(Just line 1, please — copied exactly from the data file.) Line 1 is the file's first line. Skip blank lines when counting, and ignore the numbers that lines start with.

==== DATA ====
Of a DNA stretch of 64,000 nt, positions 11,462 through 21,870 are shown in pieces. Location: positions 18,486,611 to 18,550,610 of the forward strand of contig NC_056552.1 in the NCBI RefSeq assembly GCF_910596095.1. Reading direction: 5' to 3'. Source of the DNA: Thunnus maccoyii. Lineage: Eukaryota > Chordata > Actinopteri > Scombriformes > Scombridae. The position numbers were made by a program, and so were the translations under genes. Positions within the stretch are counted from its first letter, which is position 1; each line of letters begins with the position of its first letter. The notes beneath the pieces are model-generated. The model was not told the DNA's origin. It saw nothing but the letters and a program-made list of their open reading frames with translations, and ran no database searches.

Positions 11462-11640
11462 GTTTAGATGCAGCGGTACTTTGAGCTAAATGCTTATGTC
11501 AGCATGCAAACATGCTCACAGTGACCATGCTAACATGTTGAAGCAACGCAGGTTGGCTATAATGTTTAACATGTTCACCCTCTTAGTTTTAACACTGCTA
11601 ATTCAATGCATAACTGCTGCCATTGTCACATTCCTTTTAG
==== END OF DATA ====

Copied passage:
Of a DNA stretch of 64,000 nt, positions 11,462 through 21,870 are shown in pieces. Location: positions 18,486,611 to 18,550,610 of the forward strand of contig NC_056552.1 in the NCBI RefSeq assembly GCF_910596095.1. Reading direction: 5' to 3'. Source of the DNA: Thunnus maccoyii. Lineage: Eukaryota > Chordata > Actinopteri > Scombriformes > Scombridae. The position numbers were made by a program, and so were the translations under genes. Positions within the stretch are counted from its first letter, which is position 1; each line of letters begins with the position of its first letter. The notes beneath the pieces are model-generated. The model was not told the DNA's origin. It saw nothing but the letters and a program-made list of their open reading frames with translations, and ran no database searches.